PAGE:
Cholera Facts for Dummies – Some Basics About The Disease

Cholera is a highly contagious, rapidly progressing diarrheal illness caused by a bacterium named Vibrio cholerae. Even though cholera presents itself in a mild form, without any symptoms in a majority of cases, it may turn severe in 20% of the cases and can even prove to be fatal – bringing about the need for you to be aware about common cholera facts.

Humans and water are the major reservoirs of the cholera bacterium, and Vibrio cholerae can live in brackish waters, estuaries, ponds, and even coastal waters.

cholera facts

One of the primary cholera facts is that the disease is caused by the bacterium, Vibrio Cholerae

Cholera Facts – Understanding The Disease

Cholera is acquired through the ingestion of food or water that’s contaminated with the bacteria. The causes of cholera are:

  • Untreated diarrheal discharge that gets into drinking water
  • Raw or undercooked shellfishes
  • Fruits and vegetables that have been exposed to contaminated water
  • Manure fertilizers or irrigation water contaminated with sewage for farming use
  • Ice made from contaminated water

Once inside the human body, cholera presents as profuse and painless watery diarrhea with a rice-water appearance. Other cholera symptoms include vomiting and muscle cramps, after an incubation period of a few hours to five days.

The point of learning such cholera facts is because you should immediately report the symptoms to the doctor, regardless of how mild the symptom is. Signs of dehydration, including dry mouth, dry skin, excessive thirst, low urine output, lack of tears, and extreme drowsiness or lethargy are common cholera symptoms.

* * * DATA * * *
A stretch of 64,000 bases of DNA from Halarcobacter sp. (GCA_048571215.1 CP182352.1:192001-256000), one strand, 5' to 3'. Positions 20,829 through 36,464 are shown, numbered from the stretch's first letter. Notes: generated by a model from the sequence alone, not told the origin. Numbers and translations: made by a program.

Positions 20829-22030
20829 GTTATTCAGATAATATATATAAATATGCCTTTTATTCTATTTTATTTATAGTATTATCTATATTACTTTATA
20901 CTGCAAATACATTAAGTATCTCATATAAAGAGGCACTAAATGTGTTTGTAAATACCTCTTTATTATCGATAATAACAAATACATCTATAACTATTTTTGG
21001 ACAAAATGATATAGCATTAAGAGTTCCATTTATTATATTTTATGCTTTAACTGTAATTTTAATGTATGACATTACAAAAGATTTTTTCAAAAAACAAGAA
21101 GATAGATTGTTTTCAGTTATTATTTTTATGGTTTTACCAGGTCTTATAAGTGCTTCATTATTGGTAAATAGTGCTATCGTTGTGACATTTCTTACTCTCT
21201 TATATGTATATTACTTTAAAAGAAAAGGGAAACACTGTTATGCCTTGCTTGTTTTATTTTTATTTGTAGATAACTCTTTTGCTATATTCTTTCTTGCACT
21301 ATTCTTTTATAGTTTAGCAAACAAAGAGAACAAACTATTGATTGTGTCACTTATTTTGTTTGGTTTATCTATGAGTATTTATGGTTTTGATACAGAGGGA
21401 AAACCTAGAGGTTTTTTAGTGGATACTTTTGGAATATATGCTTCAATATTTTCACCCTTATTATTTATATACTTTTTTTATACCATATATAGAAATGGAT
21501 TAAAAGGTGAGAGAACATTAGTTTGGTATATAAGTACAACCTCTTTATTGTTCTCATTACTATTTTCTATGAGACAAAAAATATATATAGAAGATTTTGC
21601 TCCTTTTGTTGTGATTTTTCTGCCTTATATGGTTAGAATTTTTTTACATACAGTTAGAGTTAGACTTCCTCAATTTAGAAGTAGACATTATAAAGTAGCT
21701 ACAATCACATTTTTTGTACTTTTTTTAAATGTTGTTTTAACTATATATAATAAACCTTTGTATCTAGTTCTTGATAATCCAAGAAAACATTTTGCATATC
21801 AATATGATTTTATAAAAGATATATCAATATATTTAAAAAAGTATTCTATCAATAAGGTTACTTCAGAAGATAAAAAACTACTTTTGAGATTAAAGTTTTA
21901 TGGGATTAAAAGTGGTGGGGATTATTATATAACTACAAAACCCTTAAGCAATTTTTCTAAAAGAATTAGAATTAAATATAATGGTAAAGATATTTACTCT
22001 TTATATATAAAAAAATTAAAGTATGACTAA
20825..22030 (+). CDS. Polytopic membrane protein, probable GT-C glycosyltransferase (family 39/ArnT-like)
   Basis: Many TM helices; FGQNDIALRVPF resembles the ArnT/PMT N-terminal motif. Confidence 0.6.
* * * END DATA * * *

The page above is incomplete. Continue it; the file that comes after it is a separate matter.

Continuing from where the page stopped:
Sleepiness, rapid pulse rate or heart beat, and or glassy or sunken eyes are also symptoms that should be reported. It is a well established cholera fact that the rapid loss of fluids and electrolyte can cause severe dehydration and death in a matter of hours, without medical attention. Once you feel that your symptoms resemble those of the infection’s, it is important to get a cholera diagnosis immediately.

Cholera Facts – The High Risk Areas

The cholera infection is often reported in crowded areas with poor sanitation or personal hygiene. Outbreaks are common in sites of war, famine, and natural calamities, military refugee camps, and improper water treatment facilities.

Drinking unsafe water, failing to properly dispose feces, and travelling to cholera affected areas without taking adequate precautions can lead to the condition. Cholera outbreaks are common in Southeast Asia, Africa, and Latin America. The disease is rare in developed countries, owing to their improved water treatment facilities and sanitation practices.

Cholera Facts To Help You Avoid The Disease

Cholera can be avoided if proper sanitary measures are implemented. The Center For Disease Control and Prevention recommends five basic cholera facts for prevention:

  • Drink and use safe and boiled water (Boil the water at 100 °C at least for a minute)
  • Wash your hands often with soap and safe water
  • Use latrines or bury faeces, and do not defecate in any body of water
  • Cook food well, keep it covered, eat it hot, and peel fruits and vegetables only while eating
  • Keep your house clean, especially the kitchen, washing area, and the restroom

Methods of cholera prevention must be undertaken to prevent contracting the disease.

Cholera Facts About Treatment Options

The cholera bacterium is isolated and identified through a stool or blood test in any microbiology laboratory. The aim of cholera treatment is to replace lost fluids and electrolytes (salts) through oral rehydration therapy, which is highly effective. In severe cases fluid should be administered intravenously.

Antibiotics like doxycycline and tetracycline are used to reduce the symptoms and duration of the illness. Even though vaccines are available for cholera, these are not recommended by the World Health Organization due to the short duration of protection, high incidence of adverse reactions, and limited availability. Prevention is always better than cure, and by just knowing some basic cholera facts, you can avoid the disease and stay healthy.


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